A “32-year-old charismatic Muslim doctor is running for governor of Michigan and in the process trying to change US politics.”
Freelance writer Drew Philp has written an article that comes over as a rather fawning endorsement of the Muslim doctor’s candidature. Philp starts off by conflating a hurricane El-Sayed was lucky to survive as a child, with the current state of American politics:
At seven years old, Abdul El-Sayed sat in the eye of Hurricane Andrew, the most destructive hurricane in US history until Katrina. Living near Miami, El-Sayed drank juice while swaddled under mattresses between his father and stepmother, who was holding El-Sayed’s newborn baby brother just home from the hospital.
The 1992 storm had taken an unexpected turn southward, and the El-Sayeds could not be evacuated. The wind made an awful rattling sound on the screens.
The front door blew in. The wind and the rain whipped into the house, “as if the ocean was coming at you”.
El-Sayed’s father, Mohamed, crawled on his stomach to shut the door, the rain whipping his face, the wind beating his body. The eye of the storm passed directly over them and the National Guard eventually evacuated them.
At the moment, American politics feels a bit like being in the eye a hurricane. Donald Trump has stated America’s nuclear arsenal is “locked and loaded”, should North Korea make any false moves and neo-Nazis are openly parading in the streets bearing torches, resulting in a young woman, Heather Heyer, being murdered in Charlottesville, Virginia.
No one man can stop the hurricane. But in Michigan, a grown-up El-Sayed is now having a go, trying to keep the storm at bay in a state that is having some of the hardest times in the union. He’s still a year out from the primary, but in his attempt at running for governor of the state, he is trying not just to win, but also to change American politics itself.
If El-Sayed wins, he will be the first Muslim governor in US history.
Philp goes on to argue that while “it’s tempting to make any story about El-Sayed about his faith, and how it is central to how voters perceive him,” it’s nevertheless also a “disservice” to “reduce him to his faith. His story, Philp assures the reader, “is one of responsibility, courage and hope.”
El-Sayed says he believes in “a separation of church and state,” making a note that John F Kennedy’s Catholicism was also a turning point in American politics:
“I can tell you that my ability to practice my faith in person, in my own home, when I choose to, where I’m allowed to, because of freedoms in this country have everything to do with that separation of church and state,” he said. “If I am going to want to be able to put my face on the ground 34 times a day, like I do, because I’m Muslim, I want to make sure no one can take that right away from me. And I will not take that right away from anyone else.”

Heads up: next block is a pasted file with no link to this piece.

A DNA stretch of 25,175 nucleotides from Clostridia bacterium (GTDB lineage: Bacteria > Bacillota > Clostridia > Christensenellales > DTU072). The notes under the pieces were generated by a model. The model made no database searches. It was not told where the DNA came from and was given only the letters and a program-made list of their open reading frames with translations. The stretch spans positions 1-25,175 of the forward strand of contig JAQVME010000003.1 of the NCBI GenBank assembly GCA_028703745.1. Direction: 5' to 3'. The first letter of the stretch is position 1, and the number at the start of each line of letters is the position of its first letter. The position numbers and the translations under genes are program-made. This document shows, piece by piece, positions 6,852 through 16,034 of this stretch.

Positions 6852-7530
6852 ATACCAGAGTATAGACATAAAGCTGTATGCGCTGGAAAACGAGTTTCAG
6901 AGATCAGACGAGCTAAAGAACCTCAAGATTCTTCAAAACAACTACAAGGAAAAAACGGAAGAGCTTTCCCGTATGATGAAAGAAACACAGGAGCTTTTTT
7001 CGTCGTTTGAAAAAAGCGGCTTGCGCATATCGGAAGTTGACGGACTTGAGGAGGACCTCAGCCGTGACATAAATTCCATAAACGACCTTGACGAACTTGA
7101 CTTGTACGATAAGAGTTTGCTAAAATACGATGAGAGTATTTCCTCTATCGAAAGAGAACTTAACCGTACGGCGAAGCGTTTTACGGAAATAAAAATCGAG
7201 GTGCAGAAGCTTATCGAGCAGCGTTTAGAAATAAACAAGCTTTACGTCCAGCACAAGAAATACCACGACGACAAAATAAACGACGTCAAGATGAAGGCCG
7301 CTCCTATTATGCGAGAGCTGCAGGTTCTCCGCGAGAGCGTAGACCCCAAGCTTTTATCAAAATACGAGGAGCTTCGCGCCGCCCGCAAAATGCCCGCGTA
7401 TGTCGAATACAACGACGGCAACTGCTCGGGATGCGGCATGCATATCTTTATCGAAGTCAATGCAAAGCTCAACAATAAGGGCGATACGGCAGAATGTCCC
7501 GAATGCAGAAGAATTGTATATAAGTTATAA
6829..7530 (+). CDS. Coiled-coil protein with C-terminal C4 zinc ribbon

Maybe most importantly, El-Sayed has a rhetorical style and charisma that draws easy comparisons to a young Barack Obama, his events often inexplicably packed. At a campaign event in Ann Arbor one woman, Tamanika Terry Seward, said: “I think the last time I sat there and gave that kind of smirk is when I first heard Obama in Chicago, when he was running for senator.”
It’s a really long article, and you might want to read the whole thing.
Leo Hohmann, news editor for WND, pretty much puts a different slant on the story to that of Drew Philp. He writes that the Democratic Party may have found its next Barack Obama in Dr. Abdul el-Sayed, adding, “He speaks articulately, without an accent, inserts humor into his speeches at seemingly just the right moments, and he has the full backing of America’s powerful Muslim Brotherhood-linked network of Islamic organizations.”
And according to Dick Manaserri, spokesman for Secure Michigan, a group that educates Michiganders about the threat of Shariah law, “the Muslim Brotherhood would never support a candidate that didn’t have tons of money behind him and that they did not believe ‘has a real chance of winning.'”:
“It’s Obama II,” Manasseri said. “Elizabeth Warren will be coming to campaign for him, the Democrats in other states will be raising money for him. The DNC number-two man [Keith Ellison] will be raising money for him. Of course this guy is going to be on the Sunday morning talk shows. He’ll be everywhere. A candidate for governor who is Muslim Brotherhood … if that doesn’t tell you there’s a Shariah swamp in Michigan I don’t know what does.”